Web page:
Tchaikovsky 1812 Overture, Op. 499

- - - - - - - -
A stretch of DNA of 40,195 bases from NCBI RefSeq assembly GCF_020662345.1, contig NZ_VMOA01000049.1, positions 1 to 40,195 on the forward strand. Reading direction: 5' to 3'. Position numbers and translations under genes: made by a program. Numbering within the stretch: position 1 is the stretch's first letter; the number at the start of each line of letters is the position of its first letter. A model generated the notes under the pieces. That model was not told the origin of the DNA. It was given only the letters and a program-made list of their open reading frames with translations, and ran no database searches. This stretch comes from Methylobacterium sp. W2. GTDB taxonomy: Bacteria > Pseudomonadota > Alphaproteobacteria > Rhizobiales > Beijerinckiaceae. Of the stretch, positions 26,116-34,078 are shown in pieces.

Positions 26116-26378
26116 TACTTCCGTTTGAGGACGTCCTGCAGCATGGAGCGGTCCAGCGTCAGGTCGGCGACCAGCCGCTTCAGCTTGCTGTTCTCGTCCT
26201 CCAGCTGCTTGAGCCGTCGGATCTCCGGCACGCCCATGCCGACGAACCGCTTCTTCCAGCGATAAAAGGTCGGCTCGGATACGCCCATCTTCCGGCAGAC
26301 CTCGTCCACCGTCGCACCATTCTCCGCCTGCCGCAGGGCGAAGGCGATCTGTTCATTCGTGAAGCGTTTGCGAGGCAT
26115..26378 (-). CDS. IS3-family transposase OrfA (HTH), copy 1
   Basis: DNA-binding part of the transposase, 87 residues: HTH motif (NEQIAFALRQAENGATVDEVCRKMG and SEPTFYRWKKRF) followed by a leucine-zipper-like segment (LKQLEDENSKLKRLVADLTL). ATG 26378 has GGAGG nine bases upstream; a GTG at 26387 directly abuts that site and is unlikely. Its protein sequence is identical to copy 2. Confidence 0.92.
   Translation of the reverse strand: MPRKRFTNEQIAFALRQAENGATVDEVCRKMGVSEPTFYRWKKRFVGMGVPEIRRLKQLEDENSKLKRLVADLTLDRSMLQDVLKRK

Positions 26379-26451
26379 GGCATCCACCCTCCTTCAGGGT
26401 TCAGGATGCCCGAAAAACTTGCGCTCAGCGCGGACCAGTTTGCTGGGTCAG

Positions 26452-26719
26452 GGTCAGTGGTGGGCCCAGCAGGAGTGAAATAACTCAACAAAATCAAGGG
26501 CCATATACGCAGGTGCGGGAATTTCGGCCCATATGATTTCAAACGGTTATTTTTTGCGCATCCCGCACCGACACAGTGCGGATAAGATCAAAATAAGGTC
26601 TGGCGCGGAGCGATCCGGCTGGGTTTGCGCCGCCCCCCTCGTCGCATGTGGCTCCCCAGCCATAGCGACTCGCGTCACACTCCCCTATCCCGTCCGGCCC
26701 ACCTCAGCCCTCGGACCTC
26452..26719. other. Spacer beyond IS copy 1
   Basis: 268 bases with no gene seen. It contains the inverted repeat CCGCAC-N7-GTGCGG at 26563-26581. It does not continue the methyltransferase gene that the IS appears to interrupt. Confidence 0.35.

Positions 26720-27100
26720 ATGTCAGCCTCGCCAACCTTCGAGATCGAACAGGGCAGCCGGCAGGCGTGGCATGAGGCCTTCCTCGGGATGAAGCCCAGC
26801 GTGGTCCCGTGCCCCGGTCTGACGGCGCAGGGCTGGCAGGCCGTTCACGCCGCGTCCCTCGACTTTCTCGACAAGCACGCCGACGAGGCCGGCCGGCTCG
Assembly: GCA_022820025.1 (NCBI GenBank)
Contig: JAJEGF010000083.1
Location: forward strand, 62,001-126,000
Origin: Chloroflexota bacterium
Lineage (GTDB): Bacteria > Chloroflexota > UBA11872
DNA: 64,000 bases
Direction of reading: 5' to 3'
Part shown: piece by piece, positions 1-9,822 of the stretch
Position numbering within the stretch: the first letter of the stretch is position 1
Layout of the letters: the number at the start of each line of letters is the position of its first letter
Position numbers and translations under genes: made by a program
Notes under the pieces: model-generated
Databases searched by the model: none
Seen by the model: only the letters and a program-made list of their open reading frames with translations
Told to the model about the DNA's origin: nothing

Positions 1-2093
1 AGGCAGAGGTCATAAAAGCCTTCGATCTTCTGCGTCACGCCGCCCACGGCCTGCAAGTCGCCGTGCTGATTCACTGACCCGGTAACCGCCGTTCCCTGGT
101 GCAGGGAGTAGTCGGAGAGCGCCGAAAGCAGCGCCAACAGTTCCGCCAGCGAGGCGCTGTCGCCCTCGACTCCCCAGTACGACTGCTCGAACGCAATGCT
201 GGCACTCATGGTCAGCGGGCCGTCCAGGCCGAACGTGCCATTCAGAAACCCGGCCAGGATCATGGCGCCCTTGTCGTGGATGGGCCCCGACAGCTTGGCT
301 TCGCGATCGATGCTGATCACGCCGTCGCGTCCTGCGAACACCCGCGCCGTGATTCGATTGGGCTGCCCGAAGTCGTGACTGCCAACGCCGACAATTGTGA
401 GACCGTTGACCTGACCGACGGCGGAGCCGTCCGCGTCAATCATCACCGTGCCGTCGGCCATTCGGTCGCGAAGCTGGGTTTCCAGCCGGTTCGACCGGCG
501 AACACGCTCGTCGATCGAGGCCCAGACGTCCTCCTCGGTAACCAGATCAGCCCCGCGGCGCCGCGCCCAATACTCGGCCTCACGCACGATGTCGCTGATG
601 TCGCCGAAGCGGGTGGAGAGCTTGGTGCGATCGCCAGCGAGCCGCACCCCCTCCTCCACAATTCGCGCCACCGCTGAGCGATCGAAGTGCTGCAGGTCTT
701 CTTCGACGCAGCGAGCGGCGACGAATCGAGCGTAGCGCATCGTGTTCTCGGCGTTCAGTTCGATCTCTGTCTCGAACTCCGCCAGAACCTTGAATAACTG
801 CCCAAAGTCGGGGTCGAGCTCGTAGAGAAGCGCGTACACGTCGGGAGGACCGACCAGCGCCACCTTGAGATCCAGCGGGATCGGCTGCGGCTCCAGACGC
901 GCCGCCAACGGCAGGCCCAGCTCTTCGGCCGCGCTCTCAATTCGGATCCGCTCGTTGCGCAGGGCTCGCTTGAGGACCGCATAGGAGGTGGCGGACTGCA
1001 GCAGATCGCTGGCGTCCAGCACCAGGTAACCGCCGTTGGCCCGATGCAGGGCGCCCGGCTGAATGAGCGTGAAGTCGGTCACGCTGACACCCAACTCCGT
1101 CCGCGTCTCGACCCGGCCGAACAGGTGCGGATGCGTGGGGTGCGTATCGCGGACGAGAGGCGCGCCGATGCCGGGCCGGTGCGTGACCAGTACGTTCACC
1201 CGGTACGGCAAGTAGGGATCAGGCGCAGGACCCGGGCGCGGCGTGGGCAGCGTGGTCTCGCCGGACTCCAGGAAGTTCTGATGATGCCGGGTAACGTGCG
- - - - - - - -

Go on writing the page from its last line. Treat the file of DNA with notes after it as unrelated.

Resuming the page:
The Year 1812 (festival overture in E♭ major, Op. 49), also known as 1812 Overture, is an orchestral work by Pyotr Ilyich Tchaikovsky commemorating the unsuccessful French invasion into Russia, and the subsequent devastating withdrawal of Napoleon's Grande Armée, an event that marked 1812 as the major turning point of the Napoleonic Wars. The work is best known for the sequence of cannon fire, which is sometimes performed, especially at outside festivals, using live cannons. When performed indoors, orchestras may use computer generated cannon sounds or huge barrel drums. Although the composition has no historical connection with the America-Britain War of 1812, it is often performed in the US alongside other patriotic music. The overture debuted in the Cathedral of Christ the Saviour in Moscow on August 20, 1882. Get bonus content on Patreon
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